For example, a channel focusing on environmental politics might not make bank, but tips on how to live green (buying an electric vehicle, cutting down on waste or making your home energy efficient) might do better.
Since greater authority and popularity mean more ad revenue, this method for monetizing your YouTube channel is a longer-term play. However, you have other options for scoring returns sooner.
How to make money without ads
Whether they want to be more independent or are put off by the restrictive nature of what Google considers “safe,” YouTubers employ multiple ways to make money. Here are some popular alternatives to running ads:
This method is available to creators who are willing and able to perform live. While watching your stream, viewers can donate to pin a comment to the top of the chat window.
SuperChat works well with Q&A sessions, interviews and gaming — anything that gives your audience a chance to participate and hear back from you.
Viewers who pay to sign up for YouTube Premium get to watch videos ad-free, along with other perks.
That doesn’t mean content creators get cheated; instead of getting a cut of ad revenue, you’ll get a cut of the subscription fee from any premium users watching your videos.
Keep in mind, this is not a big income source.
Affiliate and influencer marketing
Even moderately popular YouTubers can make good money by talking up products. You might get paid purely for the act of promoting a product, or you might provide your viewers a link to an online store that will net you a commission from each sale.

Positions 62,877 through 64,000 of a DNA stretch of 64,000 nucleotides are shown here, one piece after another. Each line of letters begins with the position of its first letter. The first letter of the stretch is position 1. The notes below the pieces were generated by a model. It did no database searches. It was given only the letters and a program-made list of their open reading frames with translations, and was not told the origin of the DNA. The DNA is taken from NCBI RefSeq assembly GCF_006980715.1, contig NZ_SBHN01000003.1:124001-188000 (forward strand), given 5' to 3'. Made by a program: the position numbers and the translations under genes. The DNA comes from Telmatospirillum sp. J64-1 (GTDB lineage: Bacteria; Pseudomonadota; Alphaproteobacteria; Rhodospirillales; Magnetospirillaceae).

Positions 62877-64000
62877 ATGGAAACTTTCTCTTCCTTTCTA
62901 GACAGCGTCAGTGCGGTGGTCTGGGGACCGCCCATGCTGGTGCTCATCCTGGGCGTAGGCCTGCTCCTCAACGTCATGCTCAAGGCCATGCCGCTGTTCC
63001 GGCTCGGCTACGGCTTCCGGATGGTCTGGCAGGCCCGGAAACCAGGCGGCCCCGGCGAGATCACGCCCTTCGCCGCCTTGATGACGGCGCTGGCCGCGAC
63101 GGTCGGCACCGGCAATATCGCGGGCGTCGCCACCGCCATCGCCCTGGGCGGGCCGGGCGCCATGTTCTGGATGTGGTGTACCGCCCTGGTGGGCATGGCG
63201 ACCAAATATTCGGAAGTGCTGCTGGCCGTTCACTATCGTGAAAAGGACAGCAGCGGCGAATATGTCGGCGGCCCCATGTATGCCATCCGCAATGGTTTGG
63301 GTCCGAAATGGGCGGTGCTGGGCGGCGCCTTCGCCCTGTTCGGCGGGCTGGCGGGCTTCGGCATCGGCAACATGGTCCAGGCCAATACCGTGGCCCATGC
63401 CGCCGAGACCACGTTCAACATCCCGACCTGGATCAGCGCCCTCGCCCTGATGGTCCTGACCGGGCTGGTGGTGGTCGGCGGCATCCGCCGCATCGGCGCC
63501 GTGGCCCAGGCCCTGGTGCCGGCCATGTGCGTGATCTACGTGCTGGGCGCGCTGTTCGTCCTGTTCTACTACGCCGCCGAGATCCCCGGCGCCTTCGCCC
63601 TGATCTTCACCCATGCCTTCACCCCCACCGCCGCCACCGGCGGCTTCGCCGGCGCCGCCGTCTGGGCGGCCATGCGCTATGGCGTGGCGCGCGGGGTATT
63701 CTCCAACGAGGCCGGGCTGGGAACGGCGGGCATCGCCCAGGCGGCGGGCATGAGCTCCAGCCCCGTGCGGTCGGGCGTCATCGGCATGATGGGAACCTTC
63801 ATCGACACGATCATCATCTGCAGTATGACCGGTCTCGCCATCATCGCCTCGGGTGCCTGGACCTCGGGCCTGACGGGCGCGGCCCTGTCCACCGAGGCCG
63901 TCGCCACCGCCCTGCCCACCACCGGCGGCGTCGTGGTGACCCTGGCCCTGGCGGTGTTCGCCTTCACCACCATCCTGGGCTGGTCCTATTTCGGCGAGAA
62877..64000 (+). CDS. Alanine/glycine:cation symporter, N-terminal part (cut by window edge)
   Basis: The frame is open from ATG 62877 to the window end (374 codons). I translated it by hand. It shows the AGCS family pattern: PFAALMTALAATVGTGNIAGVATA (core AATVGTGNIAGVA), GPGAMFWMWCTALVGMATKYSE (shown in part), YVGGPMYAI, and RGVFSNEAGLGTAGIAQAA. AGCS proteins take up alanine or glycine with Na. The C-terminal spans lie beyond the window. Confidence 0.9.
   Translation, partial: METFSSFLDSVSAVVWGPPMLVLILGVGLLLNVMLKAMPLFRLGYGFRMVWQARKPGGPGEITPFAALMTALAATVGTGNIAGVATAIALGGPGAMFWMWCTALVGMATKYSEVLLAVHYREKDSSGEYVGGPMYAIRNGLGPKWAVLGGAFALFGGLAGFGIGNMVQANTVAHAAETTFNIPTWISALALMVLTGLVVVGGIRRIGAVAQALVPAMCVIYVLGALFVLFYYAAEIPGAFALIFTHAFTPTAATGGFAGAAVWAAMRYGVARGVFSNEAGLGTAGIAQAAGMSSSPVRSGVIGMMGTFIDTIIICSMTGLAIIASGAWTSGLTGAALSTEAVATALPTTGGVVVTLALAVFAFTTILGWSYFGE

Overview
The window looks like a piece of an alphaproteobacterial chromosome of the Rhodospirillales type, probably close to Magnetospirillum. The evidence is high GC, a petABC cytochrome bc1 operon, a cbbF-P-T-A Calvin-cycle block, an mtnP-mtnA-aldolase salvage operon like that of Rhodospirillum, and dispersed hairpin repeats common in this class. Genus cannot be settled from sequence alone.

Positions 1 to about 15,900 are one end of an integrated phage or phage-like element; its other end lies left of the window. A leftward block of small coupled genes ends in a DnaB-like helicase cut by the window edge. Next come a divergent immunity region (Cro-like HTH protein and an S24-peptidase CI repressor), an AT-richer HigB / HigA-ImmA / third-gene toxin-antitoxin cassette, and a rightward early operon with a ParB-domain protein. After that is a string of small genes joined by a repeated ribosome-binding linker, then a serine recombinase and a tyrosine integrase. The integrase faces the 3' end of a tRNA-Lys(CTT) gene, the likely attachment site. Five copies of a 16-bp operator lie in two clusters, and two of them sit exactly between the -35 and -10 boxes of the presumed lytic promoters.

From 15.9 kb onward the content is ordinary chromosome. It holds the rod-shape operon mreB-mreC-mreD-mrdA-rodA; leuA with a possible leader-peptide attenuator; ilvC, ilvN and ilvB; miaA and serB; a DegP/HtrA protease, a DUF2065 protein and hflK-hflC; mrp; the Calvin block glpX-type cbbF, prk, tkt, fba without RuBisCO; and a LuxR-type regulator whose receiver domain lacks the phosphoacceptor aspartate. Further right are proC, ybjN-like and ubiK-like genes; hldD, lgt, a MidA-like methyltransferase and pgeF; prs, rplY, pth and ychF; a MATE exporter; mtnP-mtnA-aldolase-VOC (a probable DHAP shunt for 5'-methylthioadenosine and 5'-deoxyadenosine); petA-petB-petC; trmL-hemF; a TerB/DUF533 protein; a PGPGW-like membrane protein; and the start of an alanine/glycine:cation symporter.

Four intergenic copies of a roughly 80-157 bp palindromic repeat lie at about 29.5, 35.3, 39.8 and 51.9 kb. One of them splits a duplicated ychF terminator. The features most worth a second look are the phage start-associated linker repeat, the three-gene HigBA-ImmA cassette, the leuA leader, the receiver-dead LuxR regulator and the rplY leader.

The best salespeople will weave offers into their usual content in ways that feel natural and benefit their viewers. For example, someone who lost 50 pounds in three months could talk about the vitamin supplements they took during the process. A good product review or comparison could also lead to strong affiliate revenue.
The key here is not the size of your audience but an authentic relationship with viewers who trust your authority. Just remember to disclose that your video is #sponsored.
Working with affiliates might not be your thing, but don’t sweat it. You might have a penchant for selling your own products instead, whether that’s T-shirts, mugs, artwork or something else entirely.
Selling merchandise works for creators with a recognizable brand or at least a style their viewers will readily identify with. It’s an extra challenge on top of making content that will constantly drive new traffic to see your merchandise.
If you’re not crafty, you’re in luck. It’s a lot easier for individuals to do merchandising in the modern age. You can work together with freelancers on marketplace websites like Fiverr to design and produce products, then use services like Oberlo to handle shipping.
If your viewers find your content especially valuable, you can simply ask them for support. It’s a simple exchange, really: They get to enjoy the videos they love, and you get paid to make more.
That said, it’s easier to entice people to support you if you offer extra bonuses like private Q&A sessions or exclusive videos.
Some crowdfunding sites like Patreon ask people to set up a subscription that charges them every month or every time you post a video. Other sites, like Tipeee, offer one-time donations as well.